Jagat Prakash Nadda Union Minister of Health and Family Welfare of India and current WHA president led discussion of vaccine prices
The WHO has yet to decide how to investigate if barriers to competition are preventing vaccine price cuts after World Health Assembly members committed to probe the jabs industry.
Representatives from all 194 World Health Assembly member countries met in Geneva, Switzerland last week to discuss the World Health Organisation’s (WHO) work objectives and agree a budget for 2016-2017.
Topics ranged from tacking antimicrobial resistance and Ebola to combatting drug counterfeiting and pollution-related illness, with delegates agreeing various resolutions intended to address these issues.
Immunization was another discussion subject with delegates agreeing the WHO should work to improve access to sustainable supplies of affordable vaccines particularly in “low and middle income countries aiming to extend immunization to the entire population.”
The resolution – which builds on the Global Vaccine Action Plan endorsed by the Assembly in 2012 – “urges Member States to increase transparency around vaccine pricing and explore pooling the procurement of vaccines.”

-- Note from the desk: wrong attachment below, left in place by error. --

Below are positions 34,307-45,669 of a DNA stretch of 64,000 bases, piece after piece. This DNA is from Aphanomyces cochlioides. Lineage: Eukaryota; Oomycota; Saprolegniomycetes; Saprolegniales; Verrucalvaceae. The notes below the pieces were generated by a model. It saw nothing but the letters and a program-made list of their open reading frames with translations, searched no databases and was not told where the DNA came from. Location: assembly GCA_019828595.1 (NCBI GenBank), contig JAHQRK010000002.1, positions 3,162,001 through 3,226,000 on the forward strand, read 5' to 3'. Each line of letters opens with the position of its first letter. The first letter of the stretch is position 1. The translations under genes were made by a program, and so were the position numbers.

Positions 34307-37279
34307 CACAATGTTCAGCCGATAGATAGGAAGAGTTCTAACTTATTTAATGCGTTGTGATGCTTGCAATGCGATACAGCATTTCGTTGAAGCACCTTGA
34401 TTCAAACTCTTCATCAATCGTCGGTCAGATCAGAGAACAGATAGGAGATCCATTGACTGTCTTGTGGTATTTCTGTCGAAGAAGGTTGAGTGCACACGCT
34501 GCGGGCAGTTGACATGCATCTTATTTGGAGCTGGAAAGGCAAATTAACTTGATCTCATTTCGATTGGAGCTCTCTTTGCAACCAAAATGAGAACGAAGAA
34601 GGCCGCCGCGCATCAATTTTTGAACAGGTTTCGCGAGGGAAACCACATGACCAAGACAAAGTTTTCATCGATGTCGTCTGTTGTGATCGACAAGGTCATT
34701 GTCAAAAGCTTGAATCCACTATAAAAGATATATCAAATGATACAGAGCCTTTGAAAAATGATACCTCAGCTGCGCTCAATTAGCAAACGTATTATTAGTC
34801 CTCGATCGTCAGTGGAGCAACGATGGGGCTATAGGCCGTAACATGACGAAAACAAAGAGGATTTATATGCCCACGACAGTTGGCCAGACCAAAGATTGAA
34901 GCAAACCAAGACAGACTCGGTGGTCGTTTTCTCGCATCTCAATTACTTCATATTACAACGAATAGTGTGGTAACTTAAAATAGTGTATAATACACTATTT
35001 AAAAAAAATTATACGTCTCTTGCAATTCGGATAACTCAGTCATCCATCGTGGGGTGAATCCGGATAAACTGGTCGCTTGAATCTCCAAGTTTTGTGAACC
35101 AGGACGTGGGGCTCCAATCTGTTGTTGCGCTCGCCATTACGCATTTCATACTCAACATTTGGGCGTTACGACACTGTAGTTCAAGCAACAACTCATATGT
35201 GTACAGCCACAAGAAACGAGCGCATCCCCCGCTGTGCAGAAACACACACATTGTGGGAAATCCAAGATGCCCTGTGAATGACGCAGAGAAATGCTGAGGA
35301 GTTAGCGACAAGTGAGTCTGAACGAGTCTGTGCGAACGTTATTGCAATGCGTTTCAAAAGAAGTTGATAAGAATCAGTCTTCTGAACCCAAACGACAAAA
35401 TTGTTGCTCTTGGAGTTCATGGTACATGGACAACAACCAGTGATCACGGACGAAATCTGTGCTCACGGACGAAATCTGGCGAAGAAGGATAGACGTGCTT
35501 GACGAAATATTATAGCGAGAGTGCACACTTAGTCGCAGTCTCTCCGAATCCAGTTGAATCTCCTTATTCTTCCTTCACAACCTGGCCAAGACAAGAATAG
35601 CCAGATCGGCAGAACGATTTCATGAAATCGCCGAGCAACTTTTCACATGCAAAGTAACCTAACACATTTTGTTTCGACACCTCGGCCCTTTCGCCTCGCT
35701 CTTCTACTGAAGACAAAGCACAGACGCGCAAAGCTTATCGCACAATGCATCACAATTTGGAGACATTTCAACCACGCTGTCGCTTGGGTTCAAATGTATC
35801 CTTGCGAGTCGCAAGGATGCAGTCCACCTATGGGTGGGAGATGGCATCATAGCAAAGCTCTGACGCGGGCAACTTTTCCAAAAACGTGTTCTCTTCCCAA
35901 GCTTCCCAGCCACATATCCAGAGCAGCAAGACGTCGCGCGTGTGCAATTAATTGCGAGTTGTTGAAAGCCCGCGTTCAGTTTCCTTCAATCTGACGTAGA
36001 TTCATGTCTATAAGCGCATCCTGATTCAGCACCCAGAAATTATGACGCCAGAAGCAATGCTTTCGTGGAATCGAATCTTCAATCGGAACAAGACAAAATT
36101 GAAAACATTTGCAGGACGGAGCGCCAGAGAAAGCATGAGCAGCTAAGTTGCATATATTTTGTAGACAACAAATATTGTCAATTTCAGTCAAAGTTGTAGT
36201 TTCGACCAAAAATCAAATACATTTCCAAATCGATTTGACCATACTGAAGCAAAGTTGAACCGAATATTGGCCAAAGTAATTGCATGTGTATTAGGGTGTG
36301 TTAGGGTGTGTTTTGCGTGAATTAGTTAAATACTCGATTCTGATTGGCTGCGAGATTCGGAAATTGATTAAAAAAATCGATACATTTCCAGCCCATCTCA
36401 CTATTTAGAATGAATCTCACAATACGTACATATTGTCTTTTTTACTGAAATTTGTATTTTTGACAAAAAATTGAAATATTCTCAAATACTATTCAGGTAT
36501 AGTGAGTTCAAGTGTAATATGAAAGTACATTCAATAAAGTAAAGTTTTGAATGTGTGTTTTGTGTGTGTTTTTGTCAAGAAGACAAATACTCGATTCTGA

According to minutes of the meeting attendees agreed that “publicly available data on vaccine prices is scarce” despite such information being acknowledged as important for “Member States seeking to provide such products as part of national programmes.”
Other delegates went further, suggesting that high costs mean “many low and middle-income countries may not have the opportunity to access newer and improved vaccines particularly because of the costs related to procurement.”
Delegates also acknowledged “the importance of competition to reduce prices and the need to expand the number of manufacturers, particularly in developing countries, that can produce WHO prequalified vaccines and create a competitive market.”
They asked the WHO Secretariat “to report on barriers that may undermine robust competition that can enable price reductions for new vaccines, and to address any other factors that might adversely affect the availability of vaccines.”
Quite what barriers this may be is unclear, as is the WHO’s investigation strategy.
The organisation told us “It is premature to start discussing what exactly we will include in next year’s report as the resolution has just been passed” adding that “internal consultations are needed to determine the way forward on the complex issues, such as access to vaccines production and procurement.”
Published: 1 June 2015. By Gareth McDonald
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